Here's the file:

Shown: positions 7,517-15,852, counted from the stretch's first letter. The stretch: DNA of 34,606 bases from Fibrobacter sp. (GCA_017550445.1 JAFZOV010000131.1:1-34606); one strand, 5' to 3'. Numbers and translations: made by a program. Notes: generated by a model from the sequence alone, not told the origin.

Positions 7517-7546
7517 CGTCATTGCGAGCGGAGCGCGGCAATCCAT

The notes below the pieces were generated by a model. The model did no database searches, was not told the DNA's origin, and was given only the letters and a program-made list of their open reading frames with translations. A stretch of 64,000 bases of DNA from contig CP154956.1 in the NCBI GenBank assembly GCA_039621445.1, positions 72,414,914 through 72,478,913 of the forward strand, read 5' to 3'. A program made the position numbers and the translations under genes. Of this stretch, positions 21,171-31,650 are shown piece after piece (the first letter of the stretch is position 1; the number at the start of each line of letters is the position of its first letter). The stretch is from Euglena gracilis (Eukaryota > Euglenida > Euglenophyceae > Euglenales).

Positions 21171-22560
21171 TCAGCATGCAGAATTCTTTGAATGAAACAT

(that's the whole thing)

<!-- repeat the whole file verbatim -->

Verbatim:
Shown: positions 7,517-15,852, counted from the stretch's first letter. The stretch: DNA of 34,606 bases from Fibrobacter sp. (GCA_017550445.1 JAFZOV010000131.1:1-34606); one strand, 5' to 3'. Numbers and translations: made by a program. Notes: generated by a model from the sequence alone, not told the origin.

Positions 7517-7546
7517 CGTCATTGCGAGCGGAGCGCGGCAATCCAT

The notes below the pieces were generated by a model. The model did no database searches, was not told the DNA's origin, and was given only the letters and a program-made list of their open reading frames with translations. A stretch of 64,000 bases of DNA from contig CP154956.1 in the NCBI GenBank assembly GCA_039621445.1, positions 72,414,914 through 72,478,913 of the forward strand, read 5' to 3'. A program made the position numbers and the translations under genes. Of this stretch, positions 21,171-31,650 are shown piece after piece (the first letter of the stretch is position 1; the number at the start of each line of letters is the position of its first letter). The stretch is from Euglena gracilis (Eukaryota > Euglenida > Euglenophyceae > Euglenales).

Positions 21171-22560
21171 TCAGCATGCAGAATTCTTTGAATGAAACAT